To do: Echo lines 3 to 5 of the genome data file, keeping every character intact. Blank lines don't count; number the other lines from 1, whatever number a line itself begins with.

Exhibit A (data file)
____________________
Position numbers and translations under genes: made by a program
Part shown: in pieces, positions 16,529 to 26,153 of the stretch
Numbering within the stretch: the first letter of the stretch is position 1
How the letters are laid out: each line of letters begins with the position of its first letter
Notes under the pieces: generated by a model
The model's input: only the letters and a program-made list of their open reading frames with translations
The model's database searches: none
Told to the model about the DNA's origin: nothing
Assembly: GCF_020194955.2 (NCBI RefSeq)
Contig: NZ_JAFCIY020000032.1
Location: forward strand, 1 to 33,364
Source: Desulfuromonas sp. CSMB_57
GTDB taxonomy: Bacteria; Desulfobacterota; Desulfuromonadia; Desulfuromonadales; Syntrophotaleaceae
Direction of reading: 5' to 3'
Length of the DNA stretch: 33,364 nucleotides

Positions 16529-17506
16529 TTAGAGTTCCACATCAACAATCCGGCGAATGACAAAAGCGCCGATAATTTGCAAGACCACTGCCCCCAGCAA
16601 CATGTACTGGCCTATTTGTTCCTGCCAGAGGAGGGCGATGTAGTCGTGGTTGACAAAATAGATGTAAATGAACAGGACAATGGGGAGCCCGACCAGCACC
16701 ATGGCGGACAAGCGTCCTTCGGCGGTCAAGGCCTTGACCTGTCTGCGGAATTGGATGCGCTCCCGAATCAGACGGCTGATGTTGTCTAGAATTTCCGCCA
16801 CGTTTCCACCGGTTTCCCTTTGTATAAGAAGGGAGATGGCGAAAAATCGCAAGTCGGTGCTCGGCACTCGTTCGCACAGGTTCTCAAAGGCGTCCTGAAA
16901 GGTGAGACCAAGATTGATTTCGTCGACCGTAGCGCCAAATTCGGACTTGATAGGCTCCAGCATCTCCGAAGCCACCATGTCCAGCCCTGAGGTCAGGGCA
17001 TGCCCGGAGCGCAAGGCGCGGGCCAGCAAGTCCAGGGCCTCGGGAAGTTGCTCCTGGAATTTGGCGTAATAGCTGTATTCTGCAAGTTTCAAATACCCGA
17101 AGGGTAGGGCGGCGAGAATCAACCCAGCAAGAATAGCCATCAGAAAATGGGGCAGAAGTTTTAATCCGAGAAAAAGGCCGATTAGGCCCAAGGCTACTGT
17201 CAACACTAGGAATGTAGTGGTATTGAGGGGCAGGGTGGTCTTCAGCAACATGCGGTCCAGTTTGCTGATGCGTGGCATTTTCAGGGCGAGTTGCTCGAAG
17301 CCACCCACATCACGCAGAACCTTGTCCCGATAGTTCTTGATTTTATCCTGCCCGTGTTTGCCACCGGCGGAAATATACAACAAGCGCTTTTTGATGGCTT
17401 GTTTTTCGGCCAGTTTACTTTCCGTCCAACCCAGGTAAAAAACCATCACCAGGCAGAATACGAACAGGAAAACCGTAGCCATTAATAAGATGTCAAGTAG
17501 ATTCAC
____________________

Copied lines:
Numbering within the stretch: the first letter of the stretch is position 1
How the letters are laid out: each line of letters begins with the position of its first letter
Notes under the pieces: generated by a model